It seems that Thailand is bidding for a Grand Prix, at least according to newspapers in that country. There have been stories of a Thai Grand Prix for several years, because of the connection between Thailand and Red Bull, the original drink company being based there, but up to now there has only been speculation. I did hear a couple of months ago that Thailand should be taken seriously as a candidate and that the plan was for a street race in Thailand. The newspaper reports suggest that the event will be held at night, just as happens in Singapore. But, as we all know in F1, the show is not over until the fat lady sings and so it is probably not very wise for the locals to be jabbering to the media before a deal is done. The plan is for a race in 2014 but the calendar for that year is fairly business already, although some of the projects mentioned are not necessarily going to happen. This all helps Ecclestone to keep the price of the sport going up. The teams are saying that 20 races is enough and more and more countries seem to be interested and so the logical conclusion is that F1 will go to the highest bidder, or at least the bidder that offers the most in a place that is strategically interesting for Formula 1.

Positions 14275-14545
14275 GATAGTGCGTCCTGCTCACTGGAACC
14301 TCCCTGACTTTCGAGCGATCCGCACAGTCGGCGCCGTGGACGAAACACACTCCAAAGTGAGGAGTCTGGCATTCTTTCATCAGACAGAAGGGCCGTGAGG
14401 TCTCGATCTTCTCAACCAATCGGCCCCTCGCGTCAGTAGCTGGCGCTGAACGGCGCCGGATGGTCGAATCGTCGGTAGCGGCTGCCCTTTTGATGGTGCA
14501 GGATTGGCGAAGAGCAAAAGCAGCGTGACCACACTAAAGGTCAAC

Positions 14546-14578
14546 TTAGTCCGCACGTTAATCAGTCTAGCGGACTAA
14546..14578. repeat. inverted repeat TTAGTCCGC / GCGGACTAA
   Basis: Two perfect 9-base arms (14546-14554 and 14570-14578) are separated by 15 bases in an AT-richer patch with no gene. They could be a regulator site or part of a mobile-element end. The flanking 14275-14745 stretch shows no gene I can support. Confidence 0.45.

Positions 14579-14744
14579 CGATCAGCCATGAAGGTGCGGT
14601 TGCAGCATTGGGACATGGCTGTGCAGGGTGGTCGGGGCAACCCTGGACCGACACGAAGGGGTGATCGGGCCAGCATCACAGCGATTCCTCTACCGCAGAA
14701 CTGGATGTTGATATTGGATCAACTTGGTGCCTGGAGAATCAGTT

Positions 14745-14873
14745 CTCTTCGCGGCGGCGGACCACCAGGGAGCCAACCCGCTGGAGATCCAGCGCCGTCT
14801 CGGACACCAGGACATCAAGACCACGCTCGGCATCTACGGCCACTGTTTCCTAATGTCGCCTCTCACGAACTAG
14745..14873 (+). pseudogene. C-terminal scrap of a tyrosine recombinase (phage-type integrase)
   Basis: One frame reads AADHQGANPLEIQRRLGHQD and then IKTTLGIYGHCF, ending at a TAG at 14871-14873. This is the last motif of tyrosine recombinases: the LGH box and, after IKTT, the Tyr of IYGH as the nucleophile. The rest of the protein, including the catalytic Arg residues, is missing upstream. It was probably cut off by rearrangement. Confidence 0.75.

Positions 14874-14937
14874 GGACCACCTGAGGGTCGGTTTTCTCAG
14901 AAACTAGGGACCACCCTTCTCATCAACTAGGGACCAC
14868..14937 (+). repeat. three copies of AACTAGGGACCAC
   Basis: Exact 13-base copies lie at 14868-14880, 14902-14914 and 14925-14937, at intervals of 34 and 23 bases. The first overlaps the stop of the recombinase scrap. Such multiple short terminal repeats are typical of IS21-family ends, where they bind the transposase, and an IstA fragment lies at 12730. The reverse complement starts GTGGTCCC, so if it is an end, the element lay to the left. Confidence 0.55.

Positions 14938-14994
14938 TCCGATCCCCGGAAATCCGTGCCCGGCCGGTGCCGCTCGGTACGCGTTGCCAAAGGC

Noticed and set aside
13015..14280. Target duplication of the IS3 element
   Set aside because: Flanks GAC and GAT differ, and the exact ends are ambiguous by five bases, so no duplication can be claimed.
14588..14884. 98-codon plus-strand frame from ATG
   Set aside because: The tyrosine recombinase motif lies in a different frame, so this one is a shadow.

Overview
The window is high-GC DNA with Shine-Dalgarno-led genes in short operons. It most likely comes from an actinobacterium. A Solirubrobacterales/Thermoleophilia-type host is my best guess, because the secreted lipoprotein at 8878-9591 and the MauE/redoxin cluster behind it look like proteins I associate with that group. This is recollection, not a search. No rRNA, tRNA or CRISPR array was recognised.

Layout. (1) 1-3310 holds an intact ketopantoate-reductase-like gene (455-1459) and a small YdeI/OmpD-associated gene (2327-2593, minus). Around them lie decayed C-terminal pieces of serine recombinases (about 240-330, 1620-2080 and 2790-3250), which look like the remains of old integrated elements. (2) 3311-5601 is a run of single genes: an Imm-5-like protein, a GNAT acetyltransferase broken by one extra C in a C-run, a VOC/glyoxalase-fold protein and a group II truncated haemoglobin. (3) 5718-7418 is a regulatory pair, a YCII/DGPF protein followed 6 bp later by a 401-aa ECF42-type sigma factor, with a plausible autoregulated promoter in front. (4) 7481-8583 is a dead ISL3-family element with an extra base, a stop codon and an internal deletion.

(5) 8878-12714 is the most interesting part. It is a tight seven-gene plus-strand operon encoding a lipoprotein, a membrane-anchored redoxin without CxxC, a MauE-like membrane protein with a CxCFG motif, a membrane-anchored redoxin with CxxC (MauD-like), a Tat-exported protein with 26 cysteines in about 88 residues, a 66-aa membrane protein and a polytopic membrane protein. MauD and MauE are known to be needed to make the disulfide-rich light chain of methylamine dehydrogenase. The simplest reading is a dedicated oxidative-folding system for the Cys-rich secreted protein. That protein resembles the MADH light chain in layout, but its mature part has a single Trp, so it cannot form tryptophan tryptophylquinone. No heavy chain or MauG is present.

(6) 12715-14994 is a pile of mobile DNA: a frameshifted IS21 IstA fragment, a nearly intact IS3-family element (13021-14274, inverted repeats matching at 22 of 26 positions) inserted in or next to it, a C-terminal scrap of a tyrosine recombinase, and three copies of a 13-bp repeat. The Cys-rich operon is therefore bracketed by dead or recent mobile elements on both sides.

At the moment there are new races being discussed in France, Mexico, the United States, Turkey, Russia and Thailand. There has been talk of others. The problem is that they cannot all be fitted on the calendar. Ecclestone himself is talking down New Jersey, although this is probably in order to get money that has been promised on the table. It would not be a wise idea to dump the New York event for the sake of a few million dollars – and Ecclestone knows that – but he has to keep up appearances. France is largely dependent on money and the government (inevitably) is not helping. This means that if there is to be a French event, there will have to be guarantees from regional governments, as Mr E’s lawyers like this kind of thing before handing out racing, so they know that they will be guaranteed their cash. There are doubts about some of the current races in the long term, notably Korea, Germany and Belgium.
There are many questions also being asked about the race in Russia, although in recent days the Russian Automobile Federation has signed a memorandum of understanding with the Automobile and Touring Club of the UAE to train senior Russian officials and volunteers in preparation for the planned event in 2014. The agreement was signed by ATCUAE President Mohammed Ben Sulayem and Lieutenant General Victor Kiryanov, the President of the Russian Automobile Federation. The initial agreement may be extended to provide Russia with further advice on mobility issues such as road safety, international documentation and environmental initiatives.
General Kiryanov said that the F1 circuit in Sochi will be completed in time. Around 40 Russian officials and marshals will attend the upcoming Abu Dhabi Grand Prix at the Yas Marina Circuit as part of the training.